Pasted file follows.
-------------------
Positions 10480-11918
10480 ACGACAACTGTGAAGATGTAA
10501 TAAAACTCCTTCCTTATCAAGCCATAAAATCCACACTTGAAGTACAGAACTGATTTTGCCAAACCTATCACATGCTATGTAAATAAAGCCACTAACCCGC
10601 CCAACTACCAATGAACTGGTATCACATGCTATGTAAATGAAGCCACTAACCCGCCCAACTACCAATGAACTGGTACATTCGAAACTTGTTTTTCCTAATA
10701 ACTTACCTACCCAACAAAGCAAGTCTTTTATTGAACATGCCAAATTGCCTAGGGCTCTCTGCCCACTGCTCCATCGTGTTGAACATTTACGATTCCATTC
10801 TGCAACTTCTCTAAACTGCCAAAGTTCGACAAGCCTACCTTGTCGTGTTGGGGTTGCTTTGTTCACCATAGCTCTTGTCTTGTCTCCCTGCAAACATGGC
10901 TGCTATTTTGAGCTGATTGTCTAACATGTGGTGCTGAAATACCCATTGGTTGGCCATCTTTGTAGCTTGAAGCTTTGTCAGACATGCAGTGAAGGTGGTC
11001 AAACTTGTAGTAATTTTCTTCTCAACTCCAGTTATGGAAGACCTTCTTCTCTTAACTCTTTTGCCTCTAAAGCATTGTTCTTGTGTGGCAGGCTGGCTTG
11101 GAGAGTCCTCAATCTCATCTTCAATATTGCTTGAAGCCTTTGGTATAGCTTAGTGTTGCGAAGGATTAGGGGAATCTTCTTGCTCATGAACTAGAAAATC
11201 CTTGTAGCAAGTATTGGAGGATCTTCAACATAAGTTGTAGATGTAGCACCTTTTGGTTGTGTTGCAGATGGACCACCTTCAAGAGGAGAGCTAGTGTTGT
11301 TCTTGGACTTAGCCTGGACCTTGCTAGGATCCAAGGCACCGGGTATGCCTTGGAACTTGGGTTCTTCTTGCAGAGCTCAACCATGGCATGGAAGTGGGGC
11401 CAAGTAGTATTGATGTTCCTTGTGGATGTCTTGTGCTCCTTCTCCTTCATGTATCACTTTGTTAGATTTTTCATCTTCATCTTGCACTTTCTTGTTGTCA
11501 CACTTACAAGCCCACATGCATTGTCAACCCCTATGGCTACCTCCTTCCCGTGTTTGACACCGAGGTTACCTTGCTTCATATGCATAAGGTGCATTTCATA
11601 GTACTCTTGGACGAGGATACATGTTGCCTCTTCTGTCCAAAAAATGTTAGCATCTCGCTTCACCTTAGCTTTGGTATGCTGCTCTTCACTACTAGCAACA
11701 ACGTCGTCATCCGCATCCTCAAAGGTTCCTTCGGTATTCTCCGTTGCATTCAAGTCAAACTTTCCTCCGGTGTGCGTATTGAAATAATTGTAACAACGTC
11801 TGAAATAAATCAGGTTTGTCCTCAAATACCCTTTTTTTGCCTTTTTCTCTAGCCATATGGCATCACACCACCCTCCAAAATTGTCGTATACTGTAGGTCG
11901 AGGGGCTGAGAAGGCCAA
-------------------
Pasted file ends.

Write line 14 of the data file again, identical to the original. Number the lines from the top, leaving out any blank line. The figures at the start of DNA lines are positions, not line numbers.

11601 GTACTCTTGGACGAGGATACATGTTGCCTCTTCTGTCCAAAAAATGTTAGCATCTCGCTTCACCTTAGCTTTGGTATGCTGCTCTTCACTACTAGCAACA